Equity by design: 20 versions, 16 people, 8 agencies, 2 weeks, 1 form to prevent evictions

By: Quinn Hirsch & Dana Chisnell

Government forms are not known for being simple.

We are committed to improving the delivery of government services for all Americans. Our role within the Office of Management and Budget at the White House — Quinn at the Office of Information and Regulatory Affairs (OIRA) and Dana at the United States Digital Service (USDS) — is to do just that.

In response to public health concerns resulting from the global pandemic, the Centers for Disease Control and Prevention (CDC) enacted an eviction moratorium. The goal of the moratorium was to prevent an unprecedented wave of evictions that could force people struggling to pay rent — at no fault of their own — into housing situations that would increase the risk of contracting and transmitting COVID-19, such as in shelters or other shared spaces.

To access eviction protections under this moratorium, the CDC requires renters to complete a “declaration” form swearing that they meet the criteria for not being evicted. With over 4 million adults behind on rent as of April 2021, we knew it was important to get this form right so that eligible tenants could easily and quickly access the government protections they were eligible for. A legalistic, dense form could deter eligible tenants out of receiving these protections, or add unnecessary stress for already stressed tenants at risk of eviction. These consequences would disproportionately fall on Black and Hispanic households, who are more than twice as likely to be renters than white households.

In March 2021, we kicked off a cross-agency sprint to improve the eviction moratorium form. Much of this sprint was working to better understanding how tenants and those that work with them used this form. Led by OIRA, the sprint team included lawyers, health and policy experts, and usability testing and design leaders from across the federal government. We utilized existing administrative flexibilities and the usability testing protocol outlined by the General Services Administration (GSA), and kicked off our first live test less than 48 hours after the team was formed.

Usability testing was critical to ensuring that the entire team could interact with those with lived experience. Participants walked through the declaration as if they were using it for themselves, their neighbors or clients. We observed people from across the country and all stages of life, noting where there were questions, confusion, and where users said it wouldn’t be effective. We made changes between each session, and tested over 20 versions over the course of two weeks with 16 different people, including tenants, legal aid lawyers, and tenant advocates.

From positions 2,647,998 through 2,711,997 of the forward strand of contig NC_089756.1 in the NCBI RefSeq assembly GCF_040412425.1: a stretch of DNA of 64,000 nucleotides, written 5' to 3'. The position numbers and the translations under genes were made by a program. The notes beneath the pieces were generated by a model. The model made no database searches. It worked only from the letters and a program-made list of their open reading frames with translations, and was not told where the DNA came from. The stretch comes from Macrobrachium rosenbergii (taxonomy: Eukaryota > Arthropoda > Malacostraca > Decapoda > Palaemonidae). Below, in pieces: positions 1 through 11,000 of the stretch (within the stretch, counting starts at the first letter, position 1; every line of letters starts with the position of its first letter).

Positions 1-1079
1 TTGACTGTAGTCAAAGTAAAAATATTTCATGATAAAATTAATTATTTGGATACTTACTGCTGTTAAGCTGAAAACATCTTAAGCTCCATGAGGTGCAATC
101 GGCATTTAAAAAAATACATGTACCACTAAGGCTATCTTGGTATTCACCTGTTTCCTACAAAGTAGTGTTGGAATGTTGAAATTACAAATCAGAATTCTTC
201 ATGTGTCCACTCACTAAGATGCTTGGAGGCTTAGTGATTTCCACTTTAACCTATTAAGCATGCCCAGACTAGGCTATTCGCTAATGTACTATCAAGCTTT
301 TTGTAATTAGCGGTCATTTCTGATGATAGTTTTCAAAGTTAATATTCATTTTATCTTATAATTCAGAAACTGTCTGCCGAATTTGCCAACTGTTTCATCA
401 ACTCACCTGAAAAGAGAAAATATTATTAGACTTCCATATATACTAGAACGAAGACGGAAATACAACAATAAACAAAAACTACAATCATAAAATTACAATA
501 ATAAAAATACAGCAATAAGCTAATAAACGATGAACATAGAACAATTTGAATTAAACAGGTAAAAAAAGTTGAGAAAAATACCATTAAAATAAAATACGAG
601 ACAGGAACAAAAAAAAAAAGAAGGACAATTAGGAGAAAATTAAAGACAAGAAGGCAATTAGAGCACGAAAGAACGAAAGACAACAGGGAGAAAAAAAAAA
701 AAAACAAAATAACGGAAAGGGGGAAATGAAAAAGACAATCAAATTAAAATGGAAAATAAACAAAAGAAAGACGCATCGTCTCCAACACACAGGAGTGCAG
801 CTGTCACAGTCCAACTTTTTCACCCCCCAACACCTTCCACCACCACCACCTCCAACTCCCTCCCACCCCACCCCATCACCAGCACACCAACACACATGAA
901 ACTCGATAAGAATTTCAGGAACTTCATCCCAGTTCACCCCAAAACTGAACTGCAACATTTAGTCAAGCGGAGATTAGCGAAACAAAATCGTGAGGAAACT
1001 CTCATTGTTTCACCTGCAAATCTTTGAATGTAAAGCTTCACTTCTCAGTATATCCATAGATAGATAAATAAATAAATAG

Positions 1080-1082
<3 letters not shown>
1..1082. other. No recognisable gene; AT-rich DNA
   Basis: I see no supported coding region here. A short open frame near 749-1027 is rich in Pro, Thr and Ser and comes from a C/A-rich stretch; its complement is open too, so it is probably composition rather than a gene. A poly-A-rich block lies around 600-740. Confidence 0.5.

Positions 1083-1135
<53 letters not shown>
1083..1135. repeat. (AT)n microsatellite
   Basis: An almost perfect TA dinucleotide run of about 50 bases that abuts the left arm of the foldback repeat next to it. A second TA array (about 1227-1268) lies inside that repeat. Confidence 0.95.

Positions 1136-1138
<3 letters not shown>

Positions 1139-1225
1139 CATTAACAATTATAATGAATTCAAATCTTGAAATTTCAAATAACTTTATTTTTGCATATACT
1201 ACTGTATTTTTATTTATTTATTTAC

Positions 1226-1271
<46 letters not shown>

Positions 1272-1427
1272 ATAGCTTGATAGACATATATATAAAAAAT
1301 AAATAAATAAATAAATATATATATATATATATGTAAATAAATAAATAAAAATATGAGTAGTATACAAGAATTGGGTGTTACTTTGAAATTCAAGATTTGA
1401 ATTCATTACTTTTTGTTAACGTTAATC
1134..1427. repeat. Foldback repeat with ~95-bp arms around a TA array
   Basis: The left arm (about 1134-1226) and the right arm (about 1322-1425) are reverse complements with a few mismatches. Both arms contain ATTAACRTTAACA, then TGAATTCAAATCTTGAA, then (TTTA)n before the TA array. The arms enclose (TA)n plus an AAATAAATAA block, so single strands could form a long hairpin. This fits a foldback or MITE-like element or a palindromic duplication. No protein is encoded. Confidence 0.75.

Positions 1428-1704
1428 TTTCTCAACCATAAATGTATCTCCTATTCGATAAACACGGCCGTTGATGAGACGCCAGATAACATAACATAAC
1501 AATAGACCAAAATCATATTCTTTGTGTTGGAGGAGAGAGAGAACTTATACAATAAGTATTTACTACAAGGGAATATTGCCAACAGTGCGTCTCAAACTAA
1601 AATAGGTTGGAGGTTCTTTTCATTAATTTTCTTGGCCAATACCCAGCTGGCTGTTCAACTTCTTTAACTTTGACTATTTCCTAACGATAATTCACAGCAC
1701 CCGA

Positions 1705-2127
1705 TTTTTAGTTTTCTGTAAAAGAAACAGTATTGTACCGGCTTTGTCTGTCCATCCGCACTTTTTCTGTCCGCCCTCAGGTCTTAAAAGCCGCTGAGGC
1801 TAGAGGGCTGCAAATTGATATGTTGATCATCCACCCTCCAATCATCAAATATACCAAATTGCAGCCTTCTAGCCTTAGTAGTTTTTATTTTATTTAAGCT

A few of the many iterations of the declaration form.

Together, we worked through options for changes and agreed on revisions in every debrief. This is a radically different way of working on forms in the U.S. government — normally, there are serial handoffs that can slow momentum. Having everyone in the (virtual) room, observing sessions, seeing the evidence for themselves, sped things up and made the result better for the public.

Within two weeks, we had a final draft.

It wasn’t a total transformation. The details remained the same. But the wording and design made the form more approachable and accessible. The redesign made it easier to understand, at a simpler and more accessible reading level and in plain language, and was up-front about eligibility. Now a single page, the form centered tenants using first person pronouns. It was straightforward, offered best practices, government resources, and access to local experts, and was clear on consequences for landlords. Finally, the form was translated into 11 languages (and counting!) in a collaboration between the CDC, Consumer Financial Protection Bureau (CFPB), and Department of Housing and Urban Development (HUD).

It is still a form. It is just one form. But it is a form that can help struggling tenants avoid the risk of spreading COVID-19 today, and now it is clearer and more understandable.

It is already intimidating to be facing down an eviction during a global pandemic. Getting help to stay safe should be straightforward, and through these kinds of collaborations we can make access to government services easier for all.

The best of technology.
The best of government.
And we want you.

We’re looking for the most tenacious designers, software engineers, product managers, and more, who are committed to untangling, rewiring and redesigning critical government services. You’ll join a team of the most talented technologists from across the private sector and government.
If you have questions regarding employment with the U.S. Digital Service, please contact us at usds@omb.eop.gov and visit usds.gov/apply.

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United States Digital Service

United States Digital Service

The U.S. Digital Service is a group of mission-driven professionals who are passionate about delivering better government services to the public.